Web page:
The traditional product used to be marketed as liptovská bryndza (Liptov [County] bryndza), now more often as ovčia bryndza (sheep bryndza). That variety must be made of only sheep milk.


Sheep cheese aging

It is intensely salty and sharp. Its quality is commonly assumed to be the best in May, but that merely marks the time when sheep begin to be driven to open pastures, which adds flavor to sheep's milk by comparison to their winter fodder, a change that lasts through the end of the grazing season.

The people who have access to genuine ovčia bryndza usually mix it with butter or heavy cream to reduce the sharpness and make it more spreadable, which many also do with the newer varieties.

Only about 10% of the bryndza produced in Slovakia meets the requirements that allow it to carry the designation ovčia bryndza. Its production is about 25% costlier than the usual supermarket product.



The product commonly available in stores is called letná (summer) and zimná (winter) bryndza, or just bryndza.


After pin-rolling

It is a mixture of a preserved and stored ingredient similar to traditional bryndza, mostly made in June and July, and of cow cheese. As a result, it is milder. This product, marketed without the attribute ovčia, "sheep," needs to contain no more than 51% of traditional bryndza to be legally labeled bryndza.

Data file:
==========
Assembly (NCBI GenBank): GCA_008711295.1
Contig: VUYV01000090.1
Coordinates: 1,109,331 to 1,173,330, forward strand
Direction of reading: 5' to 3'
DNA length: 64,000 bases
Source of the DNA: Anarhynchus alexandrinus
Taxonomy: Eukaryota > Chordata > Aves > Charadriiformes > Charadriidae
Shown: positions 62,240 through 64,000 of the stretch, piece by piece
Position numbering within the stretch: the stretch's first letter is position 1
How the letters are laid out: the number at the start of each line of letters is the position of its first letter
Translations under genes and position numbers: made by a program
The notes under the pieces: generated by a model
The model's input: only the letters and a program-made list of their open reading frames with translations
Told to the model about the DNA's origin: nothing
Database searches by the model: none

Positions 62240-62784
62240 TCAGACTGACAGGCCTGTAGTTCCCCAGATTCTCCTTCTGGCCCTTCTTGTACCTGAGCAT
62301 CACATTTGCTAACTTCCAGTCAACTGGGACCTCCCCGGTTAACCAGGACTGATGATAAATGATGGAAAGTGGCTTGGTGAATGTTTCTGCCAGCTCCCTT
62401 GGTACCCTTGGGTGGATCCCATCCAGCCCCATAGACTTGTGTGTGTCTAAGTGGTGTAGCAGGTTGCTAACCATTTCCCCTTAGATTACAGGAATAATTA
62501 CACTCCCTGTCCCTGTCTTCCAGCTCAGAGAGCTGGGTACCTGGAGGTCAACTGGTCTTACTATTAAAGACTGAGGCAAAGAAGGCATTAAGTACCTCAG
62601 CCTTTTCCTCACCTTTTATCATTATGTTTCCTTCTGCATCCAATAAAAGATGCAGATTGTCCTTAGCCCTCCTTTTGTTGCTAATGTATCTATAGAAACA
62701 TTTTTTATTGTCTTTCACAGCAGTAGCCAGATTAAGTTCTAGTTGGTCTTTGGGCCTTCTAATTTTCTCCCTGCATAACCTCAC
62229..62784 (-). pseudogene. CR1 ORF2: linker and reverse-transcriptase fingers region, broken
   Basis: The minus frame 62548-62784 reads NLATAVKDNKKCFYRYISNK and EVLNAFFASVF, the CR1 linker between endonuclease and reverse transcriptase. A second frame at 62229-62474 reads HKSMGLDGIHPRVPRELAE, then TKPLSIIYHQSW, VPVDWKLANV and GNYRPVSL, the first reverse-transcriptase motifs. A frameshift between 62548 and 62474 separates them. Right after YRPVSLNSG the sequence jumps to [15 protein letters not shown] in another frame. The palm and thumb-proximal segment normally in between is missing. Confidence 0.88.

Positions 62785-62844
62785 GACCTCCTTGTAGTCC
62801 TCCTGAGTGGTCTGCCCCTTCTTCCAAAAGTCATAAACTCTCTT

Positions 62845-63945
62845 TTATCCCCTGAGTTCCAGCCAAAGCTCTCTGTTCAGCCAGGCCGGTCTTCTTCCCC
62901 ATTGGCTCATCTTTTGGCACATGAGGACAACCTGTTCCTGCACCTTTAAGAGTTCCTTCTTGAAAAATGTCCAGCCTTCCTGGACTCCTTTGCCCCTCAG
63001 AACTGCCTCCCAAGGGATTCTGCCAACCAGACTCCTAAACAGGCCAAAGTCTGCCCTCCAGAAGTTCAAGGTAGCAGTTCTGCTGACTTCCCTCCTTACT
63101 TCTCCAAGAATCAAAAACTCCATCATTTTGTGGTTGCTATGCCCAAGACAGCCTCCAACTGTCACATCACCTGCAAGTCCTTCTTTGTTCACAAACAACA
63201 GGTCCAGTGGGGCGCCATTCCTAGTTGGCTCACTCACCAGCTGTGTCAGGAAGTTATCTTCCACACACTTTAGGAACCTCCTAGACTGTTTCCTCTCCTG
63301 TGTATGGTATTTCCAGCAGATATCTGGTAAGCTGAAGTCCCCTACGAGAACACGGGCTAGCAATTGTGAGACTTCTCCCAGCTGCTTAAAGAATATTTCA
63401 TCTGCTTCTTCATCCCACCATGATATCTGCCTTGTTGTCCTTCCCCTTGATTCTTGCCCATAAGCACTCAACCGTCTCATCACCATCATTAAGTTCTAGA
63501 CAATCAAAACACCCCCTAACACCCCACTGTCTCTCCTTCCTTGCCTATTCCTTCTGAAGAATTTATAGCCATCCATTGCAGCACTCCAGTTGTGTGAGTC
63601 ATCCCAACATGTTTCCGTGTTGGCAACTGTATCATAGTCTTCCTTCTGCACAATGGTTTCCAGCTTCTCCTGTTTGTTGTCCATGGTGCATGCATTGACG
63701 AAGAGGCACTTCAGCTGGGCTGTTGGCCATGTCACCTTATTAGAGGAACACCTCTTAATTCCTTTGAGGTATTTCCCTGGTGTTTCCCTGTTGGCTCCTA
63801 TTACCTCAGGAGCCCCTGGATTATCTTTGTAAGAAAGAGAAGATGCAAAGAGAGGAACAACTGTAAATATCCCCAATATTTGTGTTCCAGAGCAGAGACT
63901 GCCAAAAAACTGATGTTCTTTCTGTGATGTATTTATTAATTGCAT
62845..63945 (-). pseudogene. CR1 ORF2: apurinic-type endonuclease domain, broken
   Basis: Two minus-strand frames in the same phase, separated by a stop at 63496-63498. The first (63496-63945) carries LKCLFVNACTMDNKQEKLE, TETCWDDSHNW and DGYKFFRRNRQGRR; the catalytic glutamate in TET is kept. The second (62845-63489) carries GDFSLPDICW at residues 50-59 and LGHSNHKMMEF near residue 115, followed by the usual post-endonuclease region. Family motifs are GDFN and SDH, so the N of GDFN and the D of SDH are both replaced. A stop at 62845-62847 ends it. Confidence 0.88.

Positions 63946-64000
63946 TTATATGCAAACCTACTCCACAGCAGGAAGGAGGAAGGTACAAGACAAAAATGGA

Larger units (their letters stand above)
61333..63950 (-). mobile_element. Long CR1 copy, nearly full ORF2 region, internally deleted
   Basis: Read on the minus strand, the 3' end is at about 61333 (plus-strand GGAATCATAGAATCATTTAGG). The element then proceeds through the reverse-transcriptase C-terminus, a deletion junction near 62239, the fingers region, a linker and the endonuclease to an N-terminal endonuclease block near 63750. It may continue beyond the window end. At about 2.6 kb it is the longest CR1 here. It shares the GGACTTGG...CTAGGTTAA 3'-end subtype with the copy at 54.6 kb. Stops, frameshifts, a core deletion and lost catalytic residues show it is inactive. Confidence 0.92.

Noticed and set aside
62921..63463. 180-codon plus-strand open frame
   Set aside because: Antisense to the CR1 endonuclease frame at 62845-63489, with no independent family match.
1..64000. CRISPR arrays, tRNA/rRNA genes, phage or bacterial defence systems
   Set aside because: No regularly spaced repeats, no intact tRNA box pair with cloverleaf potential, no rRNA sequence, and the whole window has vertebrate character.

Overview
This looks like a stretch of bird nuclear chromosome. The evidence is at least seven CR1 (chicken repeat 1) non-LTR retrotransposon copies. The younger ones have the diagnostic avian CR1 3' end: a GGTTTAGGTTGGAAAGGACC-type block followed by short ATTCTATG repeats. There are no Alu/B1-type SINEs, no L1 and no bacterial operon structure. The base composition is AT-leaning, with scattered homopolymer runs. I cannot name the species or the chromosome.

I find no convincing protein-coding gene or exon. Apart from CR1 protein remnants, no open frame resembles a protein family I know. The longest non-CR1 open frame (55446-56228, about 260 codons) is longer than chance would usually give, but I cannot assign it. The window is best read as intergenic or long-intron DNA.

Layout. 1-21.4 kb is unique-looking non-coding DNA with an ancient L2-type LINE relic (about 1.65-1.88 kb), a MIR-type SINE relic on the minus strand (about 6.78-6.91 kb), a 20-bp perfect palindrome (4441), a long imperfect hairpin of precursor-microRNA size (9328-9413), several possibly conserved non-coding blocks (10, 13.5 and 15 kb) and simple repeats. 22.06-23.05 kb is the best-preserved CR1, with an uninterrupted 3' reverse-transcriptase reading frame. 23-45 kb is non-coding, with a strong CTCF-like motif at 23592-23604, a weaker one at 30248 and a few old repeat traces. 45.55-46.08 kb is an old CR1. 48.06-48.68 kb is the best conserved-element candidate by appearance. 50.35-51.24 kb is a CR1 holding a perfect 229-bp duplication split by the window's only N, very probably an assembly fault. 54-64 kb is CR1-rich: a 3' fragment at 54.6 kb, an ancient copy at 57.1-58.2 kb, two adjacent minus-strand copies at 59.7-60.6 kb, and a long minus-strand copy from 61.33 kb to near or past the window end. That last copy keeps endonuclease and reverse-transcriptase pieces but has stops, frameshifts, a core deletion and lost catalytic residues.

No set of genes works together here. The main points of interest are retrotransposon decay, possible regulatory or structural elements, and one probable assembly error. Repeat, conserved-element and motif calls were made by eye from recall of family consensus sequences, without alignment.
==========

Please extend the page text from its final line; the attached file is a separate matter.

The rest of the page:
Liptov County


Historical Liptov,
Makovický marketing



About a quarter of Slovakia's bryndza is exported, mainly to Hungary and Czechia, additionally to Austria (especially Lower Austria including Vienna) – all of them traditional markets for Slovak bryndza since the times of the Habsburg Empire – and to Germany and Poland.


Sheep milk is first coagulated to give mild, moist, edible, perishable white sheep cheese (ovčí syr).


Sheep cheese

That is then aged in warm temperature (until it looks quite unappealing).

The unsightly rind that develops is removed and the rest is cut up, heavily salted, and ground (pin-rolled). The traditional texture was crumblier while regular salt was used, but became semi-spreadable when manufacturers began to use saline solution towards the end of the 19th century.

Bowl of bryndza

Modern bryndza

This process and product is limited to the Wallachian tradition of the Western Carpathians, which spills over from Slovakia to the adjacent regions of the Polish Podhale and the Moravian Valašsko.

Shelf product



Despite its symbolic role as a local specialty and ingredient in the proverbial "national dish" bryndzové halušky (gnocchi with cream-diluted bryndza and bacon bits), the average Slovak consumes only 26 ounces of bryndza per year, which includes the cow-and-sheep milk variety, with sheep milk imported from abroad by a number of producers.